Learning to love: discovering love
Forgetting what it means to love is one of the most destructive evils of our time. One of the main causes of the disenchantment and tension that affect many of our contemporaries. And the fact is that, if love is banished, confused or denaturalized, happiness and joy (and even mental health, as can be seen today) vanish with it.
Therefore, if we aspire to build and consolidate a healthier, more consistent, joyful and hopeful civilization, we must begin by raising, in this specific aspect, the human category of society as a whole.
– That is to say, we have to learn ourselves and help others to learn what it is to love, in theory and in practice.
– We have to improve our knowledge of love and our way of living it and try to get many others to do the same.
Forgetting what it means to love is one of the deepest evils of our culture: banished, confused or denaturalized love, happiness and joy vanish with it.
First, in theory (although never in the margins of life)
To begin with, we should all be clear that:
– Far from fading away, almost diluted, in those sentimental effluvia to which it is often reduced…
– Far from being just a function of pure physiology or even of mere chemistry, which undoubtedly play a role in relationships between couples, friendships, siblings and between parents and children…
– Far from being reduced to a mere stimulus for pleasure or egocentric self-realization, to a sort of egoism of two, apparently shared…
Far from all that, love is essentially constituted by an act of the will.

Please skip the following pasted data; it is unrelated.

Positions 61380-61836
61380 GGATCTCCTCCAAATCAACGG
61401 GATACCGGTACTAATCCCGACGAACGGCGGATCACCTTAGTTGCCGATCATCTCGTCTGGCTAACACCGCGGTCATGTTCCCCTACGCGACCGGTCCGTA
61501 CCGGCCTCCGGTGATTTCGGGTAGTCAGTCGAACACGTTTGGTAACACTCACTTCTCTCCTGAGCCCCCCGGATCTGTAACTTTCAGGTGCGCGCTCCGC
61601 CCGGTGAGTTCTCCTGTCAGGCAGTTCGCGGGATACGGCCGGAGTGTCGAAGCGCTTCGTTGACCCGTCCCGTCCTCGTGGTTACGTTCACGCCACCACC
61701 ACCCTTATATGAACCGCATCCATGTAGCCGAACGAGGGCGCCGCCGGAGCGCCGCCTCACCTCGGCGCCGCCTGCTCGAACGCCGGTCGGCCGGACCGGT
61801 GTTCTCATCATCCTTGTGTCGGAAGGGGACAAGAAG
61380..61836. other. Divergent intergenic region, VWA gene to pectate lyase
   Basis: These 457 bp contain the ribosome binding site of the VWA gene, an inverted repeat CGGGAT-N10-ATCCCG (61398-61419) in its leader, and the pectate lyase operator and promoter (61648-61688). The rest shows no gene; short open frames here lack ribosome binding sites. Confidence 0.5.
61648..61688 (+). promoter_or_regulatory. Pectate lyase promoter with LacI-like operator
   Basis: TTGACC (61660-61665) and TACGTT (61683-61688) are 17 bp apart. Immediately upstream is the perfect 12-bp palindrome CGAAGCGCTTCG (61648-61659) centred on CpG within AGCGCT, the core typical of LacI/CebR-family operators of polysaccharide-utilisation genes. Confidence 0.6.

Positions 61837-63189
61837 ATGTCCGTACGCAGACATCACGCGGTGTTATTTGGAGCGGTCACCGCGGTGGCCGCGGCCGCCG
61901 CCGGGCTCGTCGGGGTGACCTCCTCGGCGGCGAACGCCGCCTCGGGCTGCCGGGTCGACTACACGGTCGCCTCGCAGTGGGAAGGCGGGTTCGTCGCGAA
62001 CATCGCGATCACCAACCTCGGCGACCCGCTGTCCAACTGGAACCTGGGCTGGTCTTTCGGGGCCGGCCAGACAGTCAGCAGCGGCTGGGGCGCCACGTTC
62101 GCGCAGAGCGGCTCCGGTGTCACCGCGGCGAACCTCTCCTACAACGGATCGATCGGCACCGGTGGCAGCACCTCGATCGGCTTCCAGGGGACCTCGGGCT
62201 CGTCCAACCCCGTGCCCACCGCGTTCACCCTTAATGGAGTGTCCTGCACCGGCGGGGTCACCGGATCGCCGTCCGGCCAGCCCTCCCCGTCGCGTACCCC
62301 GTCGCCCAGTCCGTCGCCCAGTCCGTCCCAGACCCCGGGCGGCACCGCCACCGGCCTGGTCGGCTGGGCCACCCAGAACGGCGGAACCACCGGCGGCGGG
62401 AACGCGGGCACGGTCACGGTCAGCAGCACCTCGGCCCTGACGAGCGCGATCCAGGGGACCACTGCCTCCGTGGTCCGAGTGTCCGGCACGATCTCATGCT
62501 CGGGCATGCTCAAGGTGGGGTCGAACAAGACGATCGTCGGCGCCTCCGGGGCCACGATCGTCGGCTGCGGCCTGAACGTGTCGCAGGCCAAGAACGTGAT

– A dense, strong and stable act, which puts the whole person in fruitful tension.
– An act of seeking, giving life and offering good to the loved one.
– A deep, constant and renewed determination to help those we love to be happy: almost, almost an obsession.
The core of love is an act of will, strong and enduring, which discovers, prepares and delivers the good of the loved one.
To begin to clarify the marvelous mystery of love, we can turn to the description offered by Aristotle in his Rhetoric.
The Greek philosopher tells us there that to love is “to will the good for another as another”.
Three elements, intimately linked, would compose the reality we are looking for:
- The good
- For another (as soon as another).
A light commentary on each of these components will put us on the right track to try to understand, with more precision and depth, the nature of love.
We will do so in subsequent articles.
To love is to desire the good for another, precisely insofar as another.
A “determined decision” – almost an obsession – to help the one we love to be happy.